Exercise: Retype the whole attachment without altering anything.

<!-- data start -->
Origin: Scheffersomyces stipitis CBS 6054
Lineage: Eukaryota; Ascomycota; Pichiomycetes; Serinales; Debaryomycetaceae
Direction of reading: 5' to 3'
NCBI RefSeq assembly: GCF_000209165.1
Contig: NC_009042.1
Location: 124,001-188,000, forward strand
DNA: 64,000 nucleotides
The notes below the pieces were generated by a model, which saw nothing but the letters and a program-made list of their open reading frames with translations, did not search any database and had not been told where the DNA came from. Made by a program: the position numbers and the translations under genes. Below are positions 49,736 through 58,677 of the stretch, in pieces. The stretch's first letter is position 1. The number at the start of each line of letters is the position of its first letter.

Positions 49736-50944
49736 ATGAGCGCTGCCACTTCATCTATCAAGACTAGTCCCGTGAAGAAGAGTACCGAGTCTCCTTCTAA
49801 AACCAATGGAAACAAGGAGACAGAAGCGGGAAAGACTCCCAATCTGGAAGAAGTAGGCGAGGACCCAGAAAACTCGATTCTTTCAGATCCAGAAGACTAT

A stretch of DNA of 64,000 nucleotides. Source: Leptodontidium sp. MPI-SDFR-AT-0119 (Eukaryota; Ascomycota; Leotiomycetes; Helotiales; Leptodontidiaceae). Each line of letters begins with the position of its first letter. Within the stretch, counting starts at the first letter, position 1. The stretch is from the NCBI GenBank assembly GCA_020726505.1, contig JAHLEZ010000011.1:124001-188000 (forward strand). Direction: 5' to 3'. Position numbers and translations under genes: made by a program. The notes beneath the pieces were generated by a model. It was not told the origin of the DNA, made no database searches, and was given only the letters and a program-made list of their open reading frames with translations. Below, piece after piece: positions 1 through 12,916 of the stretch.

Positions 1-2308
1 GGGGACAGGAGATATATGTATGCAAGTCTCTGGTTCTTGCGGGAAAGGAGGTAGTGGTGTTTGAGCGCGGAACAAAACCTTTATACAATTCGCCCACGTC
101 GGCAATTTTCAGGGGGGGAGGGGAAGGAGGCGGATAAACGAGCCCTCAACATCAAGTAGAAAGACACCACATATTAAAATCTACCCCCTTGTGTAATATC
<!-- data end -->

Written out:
Origin: Scheffersomyces stipitis CBS 6054
Lineage: Eukaryota; Ascomycota; Pichiomycetes; Serinales; Debaryomycetaceae
Direction of reading: 5' to 3'
NCBI RefSeq assembly: GCF_000209165.1
Contig: NC_009042.1
Location: 124,001-188,000, forward strand
DNA: 64,000 nucleotides
The notes below the pieces were generated by a model, which saw nothing but the letters and a program-made list of their open reading frames with translations, did not search any database and had not been told where the DNA came from. Made by a program: the position numbers and the translations under genes. Below are positions 49,736 through 58,677 of the stretch, in pieces. The stretch's first letter is position 1. The number at the start of each line of letters is the position of its first letter.

Positions 49736-50944
49736 ATGAGCGCTGCCACTTCATCTATCAAGACTAGTCCCGTGAAGAAGAGTACCGAGTCTCCTTCTAA
49801 AACCAATGGAAACAAGGAGACAGAAGCGGGAAAGACTCCCAATCTGGAAGAAGTAGGCGAGGACCCAGAAAACTCGATTCTTTCAGATCCAGAAGACTAT

A stretch of DNA of 64,000 nucleotides. Source: Leptodontidium sp. MPI-SDFR-AT-0119 (Eukaryota; Ascomycota; Leotiomycetes; Helotiales; Leptodontidiaceae). Each line of letters begins with the position of its first letter. Within the stretch, counting starts at the first letter, position 1. The stretch is from the NCBI GenBank assembly GCA_020726505.1, contig JAHLEZ010000011.1:124001-188000 (forward strand). Direction: 5' to 3'. Position numbers and translations under genes: made by a program. The notes beneath the pieces were generated by a model. It was not told the origin of the DNA, made no database searches, and was given only the letters and a program-made list of their open reading frames with translations. Below, piece after piece: positions 1 through 12,916 of the stretch.

Positions 1-2308
1 GGGGACAGGAGATATATGTATGCAAGTCTCTGGTTCTTGCGGGAAAGGAGGTAGTGGTGTTTGAGCGCGGAACAAAACCTTTATACAATTCGCCCACGTC
101 GGCAATTTTCAGGGGGGGAGGGGAAGGAGGCGGATAAACGAGCCCTCAACATCAAGTAGAAAGACACCACATATTAAAATCTACCCCCTTGTGTAATATC